Here it is worth remembering that this has already happened in the history of Western civilization. We are talking about the "Parties of the hippodrome" in ancient Rome and Byzantium. These are the first mass associations of sports (and chariot racing is undoubtedly a sport) fans who played an important and often decisive role in the life of the state.

Chariot racing was part of the program of the Olympic Games in Greece and anyone could take part in them. However, such people could be only those who could afford to buy horses and a chariot and had free time for training, since chariot racing at that time was a deadly activity. Therefore, noble people and even kings either competed themselves or hired professional riders.

The Romans, after the conquest of Greece, began to hold chariot races at home. The main difference was the existence of special people, domini factorium, who did services for the organizers of numerous games in hiring racers and selecting sports equipment — horses, chariots and other things. Their work was paid, so we can safely say that chariot racing in ancient Rome was a professional sport.

An important moment in the formation of the Hippodrome Parties was the reign of Nero from October 13, 54 to June 9, 64. He regularly held all kinds of games and performances and spent fortunes on them. As a result, domini had already been hiring teams for extended periods of time, which was costly. The small mercenaries went bankrupt, and amalgamation took place — in the end, only four "enterprises" remained: red, white (they were the first), blue and green. In addition, Nero regularly distributed money, clothes and food to the inhabitants of Rome, who had not complained before about regular gifts from previous emperors, officials and applicants for public office. In this regard, the lower class became marginalized, demanding from the state only bread and circuses, which were regularly given to them in exchange for votes in elections and loyalty. Chariot racing was especially popular and groups of fans of the four largest racing clubs began to form in a marginal environment, although the first mention of them dates back to 70 AD.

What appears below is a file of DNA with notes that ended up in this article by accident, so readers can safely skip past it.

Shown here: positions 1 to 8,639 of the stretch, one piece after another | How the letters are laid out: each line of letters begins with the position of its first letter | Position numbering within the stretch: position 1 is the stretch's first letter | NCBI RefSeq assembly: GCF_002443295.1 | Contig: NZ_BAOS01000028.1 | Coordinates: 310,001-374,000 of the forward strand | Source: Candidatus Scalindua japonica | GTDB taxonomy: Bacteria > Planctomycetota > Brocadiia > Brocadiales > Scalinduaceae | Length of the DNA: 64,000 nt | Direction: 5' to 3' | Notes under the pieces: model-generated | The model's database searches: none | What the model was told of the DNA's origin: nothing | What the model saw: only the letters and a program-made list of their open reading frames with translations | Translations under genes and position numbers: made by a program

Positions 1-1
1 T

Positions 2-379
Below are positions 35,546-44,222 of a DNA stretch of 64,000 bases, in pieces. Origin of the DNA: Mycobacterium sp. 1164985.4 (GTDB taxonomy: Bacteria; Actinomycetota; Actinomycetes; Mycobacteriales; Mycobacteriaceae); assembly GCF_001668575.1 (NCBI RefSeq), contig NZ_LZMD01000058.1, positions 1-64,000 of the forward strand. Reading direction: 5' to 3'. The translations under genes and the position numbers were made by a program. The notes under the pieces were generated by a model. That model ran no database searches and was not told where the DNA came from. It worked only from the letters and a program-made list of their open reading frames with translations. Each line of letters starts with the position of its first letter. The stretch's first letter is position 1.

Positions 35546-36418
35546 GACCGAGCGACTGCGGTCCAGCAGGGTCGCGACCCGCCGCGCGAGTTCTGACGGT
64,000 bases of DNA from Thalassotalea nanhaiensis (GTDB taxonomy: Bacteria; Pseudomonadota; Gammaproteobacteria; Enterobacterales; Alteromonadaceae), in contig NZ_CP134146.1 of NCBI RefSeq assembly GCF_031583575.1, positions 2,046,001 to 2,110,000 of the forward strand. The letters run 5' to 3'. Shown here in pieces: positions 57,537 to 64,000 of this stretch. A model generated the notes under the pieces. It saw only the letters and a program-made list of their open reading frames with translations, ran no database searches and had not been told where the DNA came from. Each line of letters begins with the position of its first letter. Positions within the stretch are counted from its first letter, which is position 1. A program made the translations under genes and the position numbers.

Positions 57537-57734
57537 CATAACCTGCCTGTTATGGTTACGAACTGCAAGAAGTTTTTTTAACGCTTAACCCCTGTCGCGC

The parties of the hippodrome of Byzantium differed from the Roman ones in that they became real not only associations of fans, but also political, military and religious organizations, parties of the people. This was shown by the outstanding Russian Byzantinist Fyodor Uspensky in his 1894 work “The parties of the circus and dima in Constantinople”. His theory was developed by the Serbo-Croatian scientist Manojlovic, who proved that the factions were real people's parties and that the color differences were based on class differences — the parties were connected with the territorial (by quarters) and property division of Byzantine society. The "blue" party was associated with the upper classes — the landowning aristocracy, the "green" — with merchants, industrialists. There were also differences in religious preferences.

And finally, the Russian Byzantine historian Alexandra Chekalova in her 1997 monograph “Constantinople in the 6th century. Nika Rebellion" indicated that according to epigraphic data, many social or craft groups (tanners, gardeners, jewelers, youth, Jews and even old Jews) sat in the stands together and adhered to the same faction.

The support of at least one of the parties was necessary for those who claimed the imperial throne.

There were also their own "militants" — stasiots (literally — rebels) in dimah. Clashes between parties have always ended in human casualties, and the most famous is the Rebellion of Nick (Win!) in 532. The result of the uprising was almost forty thousand dead and the destruction of Constantinople.

Fortunately, in our time, such victims, as in the Rebellion of Nick, have so far been avoided. Although the “football war” is also known in modern history — a fleeting military conflict between El Salvador and Honduras that lasted six days.

As my own hypothesis, we can add that there is another factor that may influence the emergence of fan firms, which is currently almost unexplored and requires reflection. In post-war Great Britain, there was a significant strengthening of the role of state monopoly capital. Exactly the same process we are seeing recently in many countries where fan groups are becoming active participants in political life. Whether this state of affairs in the national economy is one of the prerequisites for the emergence of football firms due to the marginalization of the impoverishment of the lower class is a debatable question.